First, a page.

Morning Thanks

Garrison Keillor once said we'd all be better off if we all started the day by giving thanks for just one thing. I'll try.

Friday, October 18, 2013

Divine Dog Whistles

The sermon that Sunday was well-meant, but then most sermons are. It wasn't rushed or some hodge-podge mess--not at all. It pursued its intent with ardor and some passion. It was clear the man loved what he was laying out before us, and what he was doing was good, solid work.

Still, the whole thing was a bit tepid. I hate to admit it, but it was. The mind's a wild thing that doesn't love a corral any better than it does a nave, and I am often too easily distracted. I'll share part of the blame, but it's his too, the preacher's--he's got to do some things to make the church a sanctuary. Lord knows, he tried.

And there's this: I corrected essays for the last forty years, so I'm holding a red pen even when there's nothing in my hand. I can't help but critique--it's what I've done for a living, for a lifetime.  Criticism is not an organ stop. Sometimes I wish it were.

So maybe you've got to take what I'm saying with a grain of salt, but I think I'm being honest--this particular sermon was sweet and deliberate and, yes, bountifully well meant. 

Walt Wangerin's Mis Lil includes a tale about an old woman in his inner city church who'd speak to him just after worship and tell him clearly whether his sermons were teaching or preaching. What she'd often identify thereby was the tremors in her own soul: if Walt had told the people something new, something exciting, something wonderful, she called it teaching. When Walt had grabbed her soul and held it in his hands, she said he was preaching.

Well, let's just say, at best, this guy that Sunday was teaching. Doing admirably, too. I'm not just being nice. It was a good sermon. You know, a B. Good. Adequate. Quite acceptable. Yeoman's work. Thoughtful-- somewhat. Maybe a little boring. Yeah, maybe a little. You know.

But I'll never forget it. 

Now, honestly, that's a promise I can't make and shouldn't, given my age; but it's true--what happened that Sunday, in his sermon, was somehow remarkable because there was, pardon my language, at least three separate and beautiful dog whistles.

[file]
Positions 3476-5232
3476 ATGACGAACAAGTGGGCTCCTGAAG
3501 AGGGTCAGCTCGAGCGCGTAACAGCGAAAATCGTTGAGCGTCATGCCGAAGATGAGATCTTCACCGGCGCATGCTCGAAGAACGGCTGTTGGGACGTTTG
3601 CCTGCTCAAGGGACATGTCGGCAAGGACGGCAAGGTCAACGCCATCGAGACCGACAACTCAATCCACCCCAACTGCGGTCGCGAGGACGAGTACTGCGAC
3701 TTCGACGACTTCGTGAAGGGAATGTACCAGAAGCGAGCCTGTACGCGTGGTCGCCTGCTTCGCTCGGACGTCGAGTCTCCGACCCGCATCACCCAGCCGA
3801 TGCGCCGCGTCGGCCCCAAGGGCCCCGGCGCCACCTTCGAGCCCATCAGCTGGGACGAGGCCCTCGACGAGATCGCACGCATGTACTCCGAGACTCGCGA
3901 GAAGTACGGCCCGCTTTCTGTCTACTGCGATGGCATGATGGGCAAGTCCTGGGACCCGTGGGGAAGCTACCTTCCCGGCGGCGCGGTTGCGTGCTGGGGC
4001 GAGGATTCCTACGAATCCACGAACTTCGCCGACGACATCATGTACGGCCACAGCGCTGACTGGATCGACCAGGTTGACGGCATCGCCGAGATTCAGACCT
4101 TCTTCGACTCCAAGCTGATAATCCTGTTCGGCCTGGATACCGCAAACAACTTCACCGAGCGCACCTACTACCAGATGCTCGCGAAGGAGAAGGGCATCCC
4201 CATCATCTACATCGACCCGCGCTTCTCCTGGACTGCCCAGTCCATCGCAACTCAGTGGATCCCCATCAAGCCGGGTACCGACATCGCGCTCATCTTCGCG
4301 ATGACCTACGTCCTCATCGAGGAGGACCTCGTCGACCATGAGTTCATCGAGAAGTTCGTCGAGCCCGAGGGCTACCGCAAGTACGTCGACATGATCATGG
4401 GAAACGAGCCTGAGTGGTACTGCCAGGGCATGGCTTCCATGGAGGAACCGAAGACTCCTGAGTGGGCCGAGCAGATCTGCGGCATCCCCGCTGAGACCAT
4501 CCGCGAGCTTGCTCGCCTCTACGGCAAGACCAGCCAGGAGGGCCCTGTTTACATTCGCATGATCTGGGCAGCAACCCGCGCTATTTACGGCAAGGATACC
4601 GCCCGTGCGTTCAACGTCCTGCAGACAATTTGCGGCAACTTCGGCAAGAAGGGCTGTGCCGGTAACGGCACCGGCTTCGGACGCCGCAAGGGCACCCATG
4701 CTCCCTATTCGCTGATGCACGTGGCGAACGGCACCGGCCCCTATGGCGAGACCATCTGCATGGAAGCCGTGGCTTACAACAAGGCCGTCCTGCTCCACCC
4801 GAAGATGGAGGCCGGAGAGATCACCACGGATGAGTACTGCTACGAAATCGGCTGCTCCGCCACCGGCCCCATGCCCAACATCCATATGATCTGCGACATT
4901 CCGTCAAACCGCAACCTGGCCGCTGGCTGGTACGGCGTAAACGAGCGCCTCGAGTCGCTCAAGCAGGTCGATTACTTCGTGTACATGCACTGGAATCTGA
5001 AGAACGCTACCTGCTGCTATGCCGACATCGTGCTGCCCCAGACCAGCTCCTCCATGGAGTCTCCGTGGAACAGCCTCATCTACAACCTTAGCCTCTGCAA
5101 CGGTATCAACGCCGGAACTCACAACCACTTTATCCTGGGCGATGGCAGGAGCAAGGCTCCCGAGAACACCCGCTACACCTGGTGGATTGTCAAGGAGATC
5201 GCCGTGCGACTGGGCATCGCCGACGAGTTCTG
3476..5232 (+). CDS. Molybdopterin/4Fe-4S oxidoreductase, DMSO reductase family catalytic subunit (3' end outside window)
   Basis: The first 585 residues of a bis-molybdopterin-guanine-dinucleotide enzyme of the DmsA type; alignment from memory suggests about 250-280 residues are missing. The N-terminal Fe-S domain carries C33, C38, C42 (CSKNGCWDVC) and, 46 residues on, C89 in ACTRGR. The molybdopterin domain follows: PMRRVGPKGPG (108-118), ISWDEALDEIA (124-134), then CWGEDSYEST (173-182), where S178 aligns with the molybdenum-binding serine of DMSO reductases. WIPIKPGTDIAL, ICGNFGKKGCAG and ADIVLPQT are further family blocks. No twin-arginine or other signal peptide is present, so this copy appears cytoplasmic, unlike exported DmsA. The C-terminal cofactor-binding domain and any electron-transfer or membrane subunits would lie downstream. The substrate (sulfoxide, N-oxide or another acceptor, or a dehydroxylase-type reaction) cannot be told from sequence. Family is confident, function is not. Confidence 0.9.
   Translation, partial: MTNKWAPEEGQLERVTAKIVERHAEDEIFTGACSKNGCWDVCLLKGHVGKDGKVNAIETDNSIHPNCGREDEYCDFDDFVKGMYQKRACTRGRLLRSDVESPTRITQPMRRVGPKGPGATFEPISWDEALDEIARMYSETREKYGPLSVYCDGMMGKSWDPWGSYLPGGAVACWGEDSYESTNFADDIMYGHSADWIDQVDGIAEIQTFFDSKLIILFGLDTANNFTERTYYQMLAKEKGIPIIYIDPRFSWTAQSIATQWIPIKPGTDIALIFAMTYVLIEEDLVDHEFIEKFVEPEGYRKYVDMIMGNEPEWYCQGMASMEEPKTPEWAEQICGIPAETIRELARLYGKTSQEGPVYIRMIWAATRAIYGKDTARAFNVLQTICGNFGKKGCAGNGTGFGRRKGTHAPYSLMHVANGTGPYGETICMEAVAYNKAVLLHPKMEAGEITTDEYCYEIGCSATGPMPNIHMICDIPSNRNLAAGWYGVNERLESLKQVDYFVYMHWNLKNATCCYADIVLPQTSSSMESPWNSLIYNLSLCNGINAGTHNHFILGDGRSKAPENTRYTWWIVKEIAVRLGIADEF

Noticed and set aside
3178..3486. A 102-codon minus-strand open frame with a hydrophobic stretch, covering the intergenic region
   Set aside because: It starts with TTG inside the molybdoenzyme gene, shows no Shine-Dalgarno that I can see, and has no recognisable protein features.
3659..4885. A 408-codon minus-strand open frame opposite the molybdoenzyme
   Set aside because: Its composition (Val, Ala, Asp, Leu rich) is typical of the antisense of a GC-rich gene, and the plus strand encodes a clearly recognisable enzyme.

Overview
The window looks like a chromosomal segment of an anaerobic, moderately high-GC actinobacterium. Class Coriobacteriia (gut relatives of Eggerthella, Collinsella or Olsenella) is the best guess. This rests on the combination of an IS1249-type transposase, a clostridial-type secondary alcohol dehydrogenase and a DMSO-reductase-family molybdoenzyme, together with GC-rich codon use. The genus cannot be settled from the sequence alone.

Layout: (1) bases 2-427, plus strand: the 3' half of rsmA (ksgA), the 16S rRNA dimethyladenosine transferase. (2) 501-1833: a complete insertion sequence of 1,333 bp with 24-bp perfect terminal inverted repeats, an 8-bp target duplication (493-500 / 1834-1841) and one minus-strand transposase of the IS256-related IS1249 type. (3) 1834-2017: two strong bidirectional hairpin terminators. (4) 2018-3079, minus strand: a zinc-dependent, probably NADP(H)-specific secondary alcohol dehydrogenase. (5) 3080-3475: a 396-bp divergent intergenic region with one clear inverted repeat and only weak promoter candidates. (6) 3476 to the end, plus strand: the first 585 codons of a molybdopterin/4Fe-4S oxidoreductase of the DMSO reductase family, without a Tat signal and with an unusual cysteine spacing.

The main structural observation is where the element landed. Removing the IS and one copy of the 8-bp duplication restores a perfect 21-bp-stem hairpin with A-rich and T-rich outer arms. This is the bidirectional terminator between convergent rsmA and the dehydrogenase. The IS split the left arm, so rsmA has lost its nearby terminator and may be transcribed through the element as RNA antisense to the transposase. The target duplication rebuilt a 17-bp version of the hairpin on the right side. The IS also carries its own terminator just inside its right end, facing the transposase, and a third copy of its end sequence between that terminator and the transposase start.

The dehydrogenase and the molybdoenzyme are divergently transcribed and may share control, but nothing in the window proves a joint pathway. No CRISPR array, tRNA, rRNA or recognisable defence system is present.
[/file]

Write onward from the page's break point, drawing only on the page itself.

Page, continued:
During the Great Depression, hog and cattle prices were so low farmers lost money just keeping livestock on the yard. They did everything they could to keep their huge families healthy by raising their own fruit and vegetables that some years didn't come around with any volume or grace. Life was blame hard.

My grandfather was blacksmith back then, a man who shoed horses and sharpened plow shares and other implements, and my mother remember nights when he sat at the dinner table and cried because there was no money, none, and he couldn't pull what wasn't there out of customers who had to plant, had to harvest, had to work. Everything had to be done "on time," and he had just plain no cash flow.

It doesn't matter who says it or when, but every time any one brings up Habakkuk 3, those pictures appear in the album in my memory's power point. And that preacher did it--he used Habakkuk 3 in the sermon. I don't remember how or why or what thought it was supposed to fit, but he opened the Bible and read that passage: 

Although the fig tree shall not blossom, neither shall fruit be in the vines; the labour of the olive shall fail, and the fields shall yield no meat; the flock shall be cut off from the fold, and there shall be no herd in the stalls:  Yet I will rejoice in the Lord, I will joy in the God of my salvation. 
All he had to do is repeat those words, and my soul shook, with those pictures. 

And then, again for reasons I don't remember, he referred to Ephesians 2, that passage about our being God's workmanship, a passage that includes that beguiling, divine mystery about how it is we pull on work gloves he's long ago--from the beginning of time too yet--set out on the bench for us: "For we are his workmanship, created in Christ Jesus unto good works, which God hath before ordained that we should walk in them."

He uses us in ways that are sometimes not particularly flattering, to get his work accomplished. He makes divine quilts from our filthy rags.  That line just gets me, has for years. Now that I think about it, it makes me wonder if that red pen was part of the very bargain of my existence.

What I'm saying is that the whole wasn't a show-stopping sermon. Wasn't brilliant or in any way exceptional, but it piped a couple of lines that stay with me, that play in my mind and memory, unforgettable arias. All he had to do is repeat 'em, and he was preaching.

Don't know, really, what he might say about all this criticism.  Don't know either what he'd think of the grade I gave him. I don't really know the guy at all.  

But my guess is he'd be humbled and gratified and consider what he did a success, preaching being something akin to the good work we all do, sometimes in spite of ourselves, because whenever what any of us do really works, it does so only because He somehow magically adorns it with divine dog whistles.

That's what I learned in church one Sunday. The guy up front was a great preacher and the guy in the pew was a better-than-average listener, made so by nothing less than grace.

1 comment:

Elmer E. Ewing said...

Your blog was a dog whistle for me--born on a poverty farm in Illinois, 1931, I too identify with Habakkuk 3:17-19. In fact I wrote words to a hymn based on these verses. You can find them, and a probably grade B (or lower) sermon I preached on the verses at: